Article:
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Remains of two bread ovens, 8 Grose Street, North Parramatta.

50-52 O’Connell Street and 6-12 Grose Street,
North Parramatta

John Downey’s Bakery, a suburban industrial site


Archaeological excavations in late 2004 revealed a small suburban industrial site, formerly used as a bakery at 8-10 Grose Street, North Parramatta. The complex comprised the baker's cottage, the bakery itself, with two semi-Scotch ovens, stables and other buildings. The buildings reveal all aspects of the business, including the doubling of the capacity of the bakery and the method of delivering the bread by horse and cart.



John Downey (c. 1844-1924)


John Downey was born in Ireland in c.1844, the year before the devastating Potato Famine. By 1874 he was in Parramatta, working as a baker at the Roman Catholic Orphanage, later the Girls' Industrial School. In 1875 John Downey married Margaret Downey. The couple had two children.


By putting savings aside, John Downey was able to set up as a baker in his own right. In 1880 he purchased 10 Grose Street and erected a house upon it. By 1883 he had purchased 8 Grose Street, erecting a semi-Scotch oven on the land.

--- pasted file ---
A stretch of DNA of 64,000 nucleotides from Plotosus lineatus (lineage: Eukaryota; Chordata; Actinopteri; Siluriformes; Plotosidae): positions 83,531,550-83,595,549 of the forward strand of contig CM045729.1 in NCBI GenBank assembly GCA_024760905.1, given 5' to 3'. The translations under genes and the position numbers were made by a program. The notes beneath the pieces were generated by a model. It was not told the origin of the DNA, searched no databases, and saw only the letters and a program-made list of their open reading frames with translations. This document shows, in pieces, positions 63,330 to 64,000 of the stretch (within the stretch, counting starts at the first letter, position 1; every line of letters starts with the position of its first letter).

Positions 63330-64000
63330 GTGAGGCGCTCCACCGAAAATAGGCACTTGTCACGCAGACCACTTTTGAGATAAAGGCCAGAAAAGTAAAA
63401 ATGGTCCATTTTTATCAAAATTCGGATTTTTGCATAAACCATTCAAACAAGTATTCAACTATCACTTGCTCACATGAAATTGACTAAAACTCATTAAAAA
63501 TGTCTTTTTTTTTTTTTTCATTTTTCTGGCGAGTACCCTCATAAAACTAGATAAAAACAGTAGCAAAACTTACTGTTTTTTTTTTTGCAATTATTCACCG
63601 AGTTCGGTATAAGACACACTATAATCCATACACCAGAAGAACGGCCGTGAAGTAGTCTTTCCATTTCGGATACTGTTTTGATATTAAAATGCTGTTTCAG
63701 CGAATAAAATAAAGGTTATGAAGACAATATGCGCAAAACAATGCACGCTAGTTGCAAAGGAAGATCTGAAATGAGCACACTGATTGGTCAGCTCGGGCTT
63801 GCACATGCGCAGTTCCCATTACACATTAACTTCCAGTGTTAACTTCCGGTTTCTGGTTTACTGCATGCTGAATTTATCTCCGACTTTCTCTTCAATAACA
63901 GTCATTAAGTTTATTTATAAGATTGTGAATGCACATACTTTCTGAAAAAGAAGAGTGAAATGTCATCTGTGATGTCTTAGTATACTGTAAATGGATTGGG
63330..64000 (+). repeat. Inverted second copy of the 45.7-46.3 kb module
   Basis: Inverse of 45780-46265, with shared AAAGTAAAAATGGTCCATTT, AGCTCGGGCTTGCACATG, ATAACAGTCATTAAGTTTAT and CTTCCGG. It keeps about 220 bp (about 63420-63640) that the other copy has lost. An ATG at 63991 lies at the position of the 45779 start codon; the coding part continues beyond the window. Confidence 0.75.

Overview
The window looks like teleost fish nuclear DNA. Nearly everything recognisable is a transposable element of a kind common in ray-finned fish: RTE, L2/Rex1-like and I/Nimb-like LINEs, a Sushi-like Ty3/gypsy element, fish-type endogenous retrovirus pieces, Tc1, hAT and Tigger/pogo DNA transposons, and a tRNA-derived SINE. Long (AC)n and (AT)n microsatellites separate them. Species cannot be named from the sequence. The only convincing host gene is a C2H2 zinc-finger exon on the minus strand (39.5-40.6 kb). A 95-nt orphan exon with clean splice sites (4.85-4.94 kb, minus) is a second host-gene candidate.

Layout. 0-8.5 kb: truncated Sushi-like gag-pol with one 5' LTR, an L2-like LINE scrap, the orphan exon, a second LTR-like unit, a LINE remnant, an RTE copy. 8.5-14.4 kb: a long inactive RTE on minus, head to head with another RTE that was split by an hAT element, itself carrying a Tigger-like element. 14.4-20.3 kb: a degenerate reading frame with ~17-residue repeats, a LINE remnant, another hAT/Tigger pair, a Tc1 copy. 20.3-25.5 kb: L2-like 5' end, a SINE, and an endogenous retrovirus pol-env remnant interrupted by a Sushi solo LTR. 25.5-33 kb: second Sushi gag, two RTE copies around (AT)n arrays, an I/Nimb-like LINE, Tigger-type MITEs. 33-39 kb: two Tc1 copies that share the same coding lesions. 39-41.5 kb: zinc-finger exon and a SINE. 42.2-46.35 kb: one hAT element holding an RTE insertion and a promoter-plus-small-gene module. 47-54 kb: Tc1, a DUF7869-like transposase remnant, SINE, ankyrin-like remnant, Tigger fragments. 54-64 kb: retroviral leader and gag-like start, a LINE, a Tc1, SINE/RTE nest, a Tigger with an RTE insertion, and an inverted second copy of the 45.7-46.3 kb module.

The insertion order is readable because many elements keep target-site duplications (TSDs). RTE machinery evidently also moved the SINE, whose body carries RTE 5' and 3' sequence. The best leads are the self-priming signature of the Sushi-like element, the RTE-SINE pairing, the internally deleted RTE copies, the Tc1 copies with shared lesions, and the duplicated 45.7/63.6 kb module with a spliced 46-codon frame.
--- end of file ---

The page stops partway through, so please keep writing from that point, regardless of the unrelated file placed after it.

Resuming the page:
As his business thrived, so John Downey improved and extended his property. In 1889 he purchased 6 Grose Street, adding 12 Grose Street with the house upon it in 1905. By 1908 he had built a second bread oven and completed the stables. He had also built a house on the frontage of 8 Grose Street.


Downey's business prospered under his careful management and he was reputed to conduct a "big trade". He retired in 1911 and left his bakery business to his son, William Patrick Downey. John Downey was not interested in public life, but he was later described as "one of the most upright and charitable of men and many families have reason to remember his beneficence" He would "let no person starve for the want of bread." If you had seen the starvation years of the Potato Famine, would you deny anyone food!


After several years of retirement, he died on 12 June 1924. He was remembered by his colleagues in the trade as "one of the oldest master bakers in the N. S. W. trade".


Original text and research by Terry Kass, historian, edited by Edward Higginbotham.
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The brick floor of the stables reveals four stalls. Note how the floor has been worn where the horses habitually stood.
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